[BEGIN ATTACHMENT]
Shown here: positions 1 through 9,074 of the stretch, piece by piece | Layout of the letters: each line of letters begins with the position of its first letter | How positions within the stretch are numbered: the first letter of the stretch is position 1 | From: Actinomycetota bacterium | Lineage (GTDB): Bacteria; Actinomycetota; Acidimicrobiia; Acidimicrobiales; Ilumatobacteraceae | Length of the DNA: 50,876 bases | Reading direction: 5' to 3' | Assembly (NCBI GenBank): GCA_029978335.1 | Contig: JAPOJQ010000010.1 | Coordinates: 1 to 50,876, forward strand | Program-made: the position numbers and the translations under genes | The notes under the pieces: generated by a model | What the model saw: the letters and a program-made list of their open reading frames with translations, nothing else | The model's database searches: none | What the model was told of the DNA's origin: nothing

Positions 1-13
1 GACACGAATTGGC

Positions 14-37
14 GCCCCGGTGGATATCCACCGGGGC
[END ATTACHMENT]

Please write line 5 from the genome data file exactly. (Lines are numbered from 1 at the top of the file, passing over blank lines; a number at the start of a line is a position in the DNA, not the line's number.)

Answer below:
14 GCCCCGGTGGATATCCACCGGGGC